Kathleen: Humanities Commons is working to fill several needs, most of which have to do with forms of scholarly communication that exceed the conventionally understood affordances of publishing. For instance, the Commons allows scholars to do remotely what before they could only do in person: collaborate directly and informally with colleagues, seek feedback on work-in-progress, and engage in conversations about current research in ways that extend the capacities of in-person conferences and other sorts of meetings. These are modes of communication that have long been facilitated by membership organizations rather than by traditional publishers, and so it makes sense for a platform like the Commons to be hosted by scholarly societies.
Alison: We hear a great deal about how wary humanists are of open access, and how they remain conservatively wedded to traditional forms – especially the monograph. But the success of MLA Commons would seem to suggest otherwise – how do you explain this dichotomy?
Kathleen: It’s true that many humanists have been slow to embrace open access, but I’d argue that it’s mainly been because open access has been slow to embrace them. This is partly because the most important forms that scholarship in the humanities takes — especially, as you say, the monograph — have not until very recently had viable open access channels, channels that scholars trusted would be understood to bear the same significance for their careers as publishing with a reputable university press. But it also partly derives from the economic realities under which humanities research is conducted: the vast, vast majority of that work is undertaken without the kinds of funder support that has underwritten article processing charges (APCs) in the sciences. But these obstacles not only leave many other paths to greater openness within our fields available — there are, after all, other means of supporting open access publishing beyond APCs — but also fail to recognize that there are lots of other forms of work that scholars in the humanities produce.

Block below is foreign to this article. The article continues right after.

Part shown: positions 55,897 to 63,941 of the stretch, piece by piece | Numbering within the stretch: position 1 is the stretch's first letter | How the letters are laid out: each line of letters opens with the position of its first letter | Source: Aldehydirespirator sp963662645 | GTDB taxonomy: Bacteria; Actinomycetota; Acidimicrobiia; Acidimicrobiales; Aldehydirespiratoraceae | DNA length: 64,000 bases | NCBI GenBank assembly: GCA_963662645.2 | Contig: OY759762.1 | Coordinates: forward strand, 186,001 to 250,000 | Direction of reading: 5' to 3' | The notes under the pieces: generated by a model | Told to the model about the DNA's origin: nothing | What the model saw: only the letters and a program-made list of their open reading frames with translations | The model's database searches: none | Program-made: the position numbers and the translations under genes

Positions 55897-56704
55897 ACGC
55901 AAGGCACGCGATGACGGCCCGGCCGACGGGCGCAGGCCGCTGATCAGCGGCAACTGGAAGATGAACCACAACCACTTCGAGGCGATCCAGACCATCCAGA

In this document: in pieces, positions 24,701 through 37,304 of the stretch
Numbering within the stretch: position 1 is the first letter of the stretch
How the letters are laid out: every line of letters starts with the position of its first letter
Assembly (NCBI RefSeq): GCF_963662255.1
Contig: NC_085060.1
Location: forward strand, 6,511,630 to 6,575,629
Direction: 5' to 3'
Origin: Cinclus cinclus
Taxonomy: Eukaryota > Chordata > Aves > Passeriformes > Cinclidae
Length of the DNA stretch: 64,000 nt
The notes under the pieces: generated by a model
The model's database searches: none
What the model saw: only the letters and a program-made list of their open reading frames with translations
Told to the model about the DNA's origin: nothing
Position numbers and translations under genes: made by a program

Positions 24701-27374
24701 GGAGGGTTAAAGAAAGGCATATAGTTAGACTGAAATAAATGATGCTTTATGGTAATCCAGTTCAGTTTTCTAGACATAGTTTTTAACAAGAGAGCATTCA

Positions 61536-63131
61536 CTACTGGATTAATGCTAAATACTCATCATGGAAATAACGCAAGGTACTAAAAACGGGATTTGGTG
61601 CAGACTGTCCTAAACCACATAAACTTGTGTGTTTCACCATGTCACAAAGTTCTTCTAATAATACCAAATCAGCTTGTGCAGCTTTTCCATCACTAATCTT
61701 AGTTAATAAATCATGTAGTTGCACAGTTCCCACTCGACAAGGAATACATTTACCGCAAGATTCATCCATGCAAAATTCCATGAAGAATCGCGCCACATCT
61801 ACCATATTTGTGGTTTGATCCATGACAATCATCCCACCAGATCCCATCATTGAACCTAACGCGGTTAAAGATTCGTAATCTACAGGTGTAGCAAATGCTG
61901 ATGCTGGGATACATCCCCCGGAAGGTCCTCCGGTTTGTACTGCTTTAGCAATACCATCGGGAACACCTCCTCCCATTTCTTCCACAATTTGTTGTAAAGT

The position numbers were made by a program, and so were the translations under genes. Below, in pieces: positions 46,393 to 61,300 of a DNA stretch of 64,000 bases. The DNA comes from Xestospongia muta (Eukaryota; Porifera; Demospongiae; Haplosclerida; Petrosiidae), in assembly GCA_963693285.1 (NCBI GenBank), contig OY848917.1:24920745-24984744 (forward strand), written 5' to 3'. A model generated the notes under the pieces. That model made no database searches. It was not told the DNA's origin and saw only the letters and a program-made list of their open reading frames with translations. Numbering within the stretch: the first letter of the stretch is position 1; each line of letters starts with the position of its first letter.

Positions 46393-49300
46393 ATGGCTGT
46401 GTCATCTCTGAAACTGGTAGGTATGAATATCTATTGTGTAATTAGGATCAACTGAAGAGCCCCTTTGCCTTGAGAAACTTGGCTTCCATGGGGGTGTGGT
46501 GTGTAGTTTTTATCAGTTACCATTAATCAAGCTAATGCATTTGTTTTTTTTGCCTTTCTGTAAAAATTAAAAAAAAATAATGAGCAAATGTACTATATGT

We are very interested in enabling scholars to create and share open forms of traditional research outputs with one another, but if we can also create means for scholars to share other kinds of work with one another — work that might include pre-prints, conference presentations, syllabi, lecture notes, and so much more — we can begin to create a culture of open communication that takes direct connection and communication among scholars, and between scholars and the world, as its primary value. And, not incidentally, we have the potential to shift the ways that the academy values and prioritizes the many important kinds of scholarly work that currently feel under-considered in most scholars’ lives. That even the relatively reticent scholars in the humanities want to participate in such a culture might be seen in their adoption of platforms such as ResearchGate and Academia.edu; because of the opportunities we provide for community-building, we hope that Humanities Commons might become a scholar-governed, open-source, standards-based, and above all not-for-profit platform for that community.